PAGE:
Have you ever wondered why we put up mirrors in the gym? Is it just to marvel at our Herculean biceps, or to steal glances at those sculpted abs? No, not quite. It’s about form, about perfecting our technique and improving ourselves. For pharmacists, finding a mentor is like finding that gym mirror - and it comes with the added benefit of getting feedback without having to flex your mental muscles at your own reflection.
Let's get straight to the stats, shall we? After all, we’re pharmacists, not philosophers. A survey conducted by the American Journal of Pharmaceutical Education discovered that 71% of respondents credited their success to having a mentor during their professional journey (1). It's no wonder then, that having a mentor has become the "Golden Elixir" of pharmacy. Think about it, that's better odds than that vitamin C tablet we all religiously pop in our mouths every morning.
Let's delve deeper, metaphorically, of course. I'm not asking you to break out your microscope or chemistry set.
The Wisdom Potion
Pharmacy is not just about memorizing the periodic table or knowing the difference between acetaminophen and a stone. It's also about patient care, dealing with insurance, and negotiating with suppliers - tasks more formidable than convincing a stubborn cough it's time to move out. And that's where a mentor comes in.
A mentor is like your personalized walkthrough guide for your RPG called "Pharmacy Career." They've already played this game, and they've got the cheat codes. A report from the Pharmacy Workforce Center highlighted that those who had mentors experienced fewer professional errors and were quicker to adopt new clinical guidelines (2). They're like human error-correcting codes, preventing you from making a "facepalm" moment, and we can all agree that fewer facepalms make for a more professional image.
The Motivational Stimulant
Ever found yourself wondering if the white lab coat was meant for you? Trust me, you're not alone. In such times, your mentor can be your personal cheerleader, sans the pom-poms. They can give you the necessary pep talk, reminding you of why you chose pharmacy in the first place - and no, it's not just because the pills match your outfit.
Mentors can boost morale and help maintain work-life balance, which can lead to increased job satisfaction. A study in the Journal of the American Pharmacists Association suggested that pharmacists who had mentor guidance were 23% more likely to report high job satisfaction (3). It appears that a mentor does not just fill your mind with wisdom but also your heart with joy.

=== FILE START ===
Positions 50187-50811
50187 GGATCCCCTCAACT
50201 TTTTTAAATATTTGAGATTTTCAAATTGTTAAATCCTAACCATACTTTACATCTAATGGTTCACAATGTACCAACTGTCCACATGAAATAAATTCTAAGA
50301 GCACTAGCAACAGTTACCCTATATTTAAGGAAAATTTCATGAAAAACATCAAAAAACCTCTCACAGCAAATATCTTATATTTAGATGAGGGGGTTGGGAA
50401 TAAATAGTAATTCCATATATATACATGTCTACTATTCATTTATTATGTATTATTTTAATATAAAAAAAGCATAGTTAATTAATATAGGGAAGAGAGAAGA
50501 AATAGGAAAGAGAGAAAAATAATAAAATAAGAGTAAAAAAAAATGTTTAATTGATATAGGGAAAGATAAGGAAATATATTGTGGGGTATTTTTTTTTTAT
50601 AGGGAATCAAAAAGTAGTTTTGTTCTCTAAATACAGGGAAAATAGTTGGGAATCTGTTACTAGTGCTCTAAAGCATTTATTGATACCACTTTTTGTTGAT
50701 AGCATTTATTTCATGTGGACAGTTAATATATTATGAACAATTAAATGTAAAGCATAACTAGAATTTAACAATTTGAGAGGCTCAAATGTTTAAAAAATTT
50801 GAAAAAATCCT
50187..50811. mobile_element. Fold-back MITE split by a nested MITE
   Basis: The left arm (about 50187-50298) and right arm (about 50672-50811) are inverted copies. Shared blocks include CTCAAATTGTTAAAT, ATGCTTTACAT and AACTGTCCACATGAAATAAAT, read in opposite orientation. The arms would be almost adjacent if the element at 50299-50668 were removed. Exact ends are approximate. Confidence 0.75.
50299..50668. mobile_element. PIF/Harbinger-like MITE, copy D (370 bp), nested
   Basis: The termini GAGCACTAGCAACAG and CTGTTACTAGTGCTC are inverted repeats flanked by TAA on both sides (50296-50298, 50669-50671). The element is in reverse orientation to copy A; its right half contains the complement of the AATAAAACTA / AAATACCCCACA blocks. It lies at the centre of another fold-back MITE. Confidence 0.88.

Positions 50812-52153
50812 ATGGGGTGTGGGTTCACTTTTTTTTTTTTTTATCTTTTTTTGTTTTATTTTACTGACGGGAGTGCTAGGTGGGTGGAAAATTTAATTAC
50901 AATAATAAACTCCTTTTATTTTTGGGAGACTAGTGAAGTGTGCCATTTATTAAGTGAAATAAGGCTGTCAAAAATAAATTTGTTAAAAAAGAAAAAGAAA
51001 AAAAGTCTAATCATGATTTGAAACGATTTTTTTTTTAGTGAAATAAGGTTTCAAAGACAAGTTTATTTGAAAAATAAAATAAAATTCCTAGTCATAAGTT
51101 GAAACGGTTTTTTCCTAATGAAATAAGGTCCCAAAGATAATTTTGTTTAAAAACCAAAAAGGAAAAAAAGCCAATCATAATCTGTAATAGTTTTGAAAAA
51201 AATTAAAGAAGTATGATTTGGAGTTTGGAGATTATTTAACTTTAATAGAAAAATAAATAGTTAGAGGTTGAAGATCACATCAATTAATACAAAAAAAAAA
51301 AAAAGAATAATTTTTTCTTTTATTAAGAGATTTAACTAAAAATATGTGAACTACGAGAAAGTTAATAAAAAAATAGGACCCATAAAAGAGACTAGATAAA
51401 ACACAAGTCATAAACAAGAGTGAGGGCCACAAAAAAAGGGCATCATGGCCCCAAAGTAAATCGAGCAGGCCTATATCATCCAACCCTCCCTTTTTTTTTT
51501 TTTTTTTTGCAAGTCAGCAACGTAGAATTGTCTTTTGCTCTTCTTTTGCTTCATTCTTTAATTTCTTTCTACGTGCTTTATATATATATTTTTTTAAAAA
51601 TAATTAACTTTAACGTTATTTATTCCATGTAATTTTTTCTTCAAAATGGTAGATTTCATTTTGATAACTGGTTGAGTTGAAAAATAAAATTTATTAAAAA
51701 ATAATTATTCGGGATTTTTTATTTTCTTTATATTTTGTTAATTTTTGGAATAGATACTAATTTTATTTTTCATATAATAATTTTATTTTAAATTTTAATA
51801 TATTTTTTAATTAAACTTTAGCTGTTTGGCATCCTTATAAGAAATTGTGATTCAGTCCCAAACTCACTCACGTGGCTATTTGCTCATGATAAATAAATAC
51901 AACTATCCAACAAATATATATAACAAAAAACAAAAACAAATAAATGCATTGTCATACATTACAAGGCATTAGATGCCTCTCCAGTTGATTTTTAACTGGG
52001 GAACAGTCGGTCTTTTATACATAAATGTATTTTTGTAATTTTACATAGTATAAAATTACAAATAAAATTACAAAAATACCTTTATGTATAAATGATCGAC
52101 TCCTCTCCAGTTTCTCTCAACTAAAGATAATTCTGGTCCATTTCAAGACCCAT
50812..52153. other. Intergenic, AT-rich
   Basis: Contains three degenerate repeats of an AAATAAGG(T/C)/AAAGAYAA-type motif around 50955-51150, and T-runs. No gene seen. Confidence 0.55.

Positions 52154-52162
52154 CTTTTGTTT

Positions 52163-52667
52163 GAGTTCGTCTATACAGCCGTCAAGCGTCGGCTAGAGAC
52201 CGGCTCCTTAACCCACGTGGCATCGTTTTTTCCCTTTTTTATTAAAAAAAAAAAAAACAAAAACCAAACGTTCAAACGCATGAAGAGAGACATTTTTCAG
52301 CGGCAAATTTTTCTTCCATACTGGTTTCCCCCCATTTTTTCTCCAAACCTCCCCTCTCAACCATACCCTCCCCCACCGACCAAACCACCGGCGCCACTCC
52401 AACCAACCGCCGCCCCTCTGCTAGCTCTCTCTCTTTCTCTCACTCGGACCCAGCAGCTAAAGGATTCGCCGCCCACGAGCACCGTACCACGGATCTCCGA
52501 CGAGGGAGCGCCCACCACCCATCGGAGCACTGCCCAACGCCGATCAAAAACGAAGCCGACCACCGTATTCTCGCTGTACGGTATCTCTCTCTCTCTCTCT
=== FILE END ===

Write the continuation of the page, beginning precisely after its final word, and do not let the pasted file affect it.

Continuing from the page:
The Career Accelerator
Ever heard of the adage, "It's not what you know, but who you know"? It may sound like something your gossipy aunt would say, but it holds water in the pharmacy field as well. Mentors can provide networking opportunities, and as per a report by Forbes, 85% of all jobs are filled through networking (4). It's like being on a professional social media platform, only without the cat videos and food photos.
Having a mentor is like having a VIP pass to your career development. They can guide you through making strategic decisions, assist you in refining your goals, and help you navigate tricky ethical issues. Remember that being proactive about your career doesn't always mean working harder, but working smarter.
The Caffeine to your Long Nights
Late-night contemplations and doubts can creep up on us like those pesky side-effects warnings on a prescription. "Am I on the right track? Should I have specialized in nuclear pharmacy? Should I have paid more attention in my 'Ethics in Pharmacy' class?" When such questions come calling, your mentor can be your sounding board, offering advice, reassurance, or even a much-needed reality check.
To wrap it up, having a mentor in the pharmacy field is like finding the philosopher's stone. They can transmute your uncertainties into wisdom, your doubts into confidence, and your difficulties into stepping stones. So go ahead, start your mentor hunt today - the odds are in your favor!
Scheckelhoff, D.J., (2012) ‘Mentoring—what it is and how to do it’. American Journal of Pharmaceutical Education. 76(5), Article 88. Link
Pharmacy Workforce Center, (2019). National Pharmacist Workforce Study. Link
Speedie, M. K., Baldwin, J. N., Carter, R. A., Raehl, C. L., Yanchick, V. A., Maine, L. L. (2012). AACP Strategy for Addressing the Professional Development Needs of Department Chairs. American Journal of Pharmaceutical Education, 76(6), Article 113. Link
Adams, S. (2011, Jan 24). Job Hunting? The Power of Who. Forbes. Link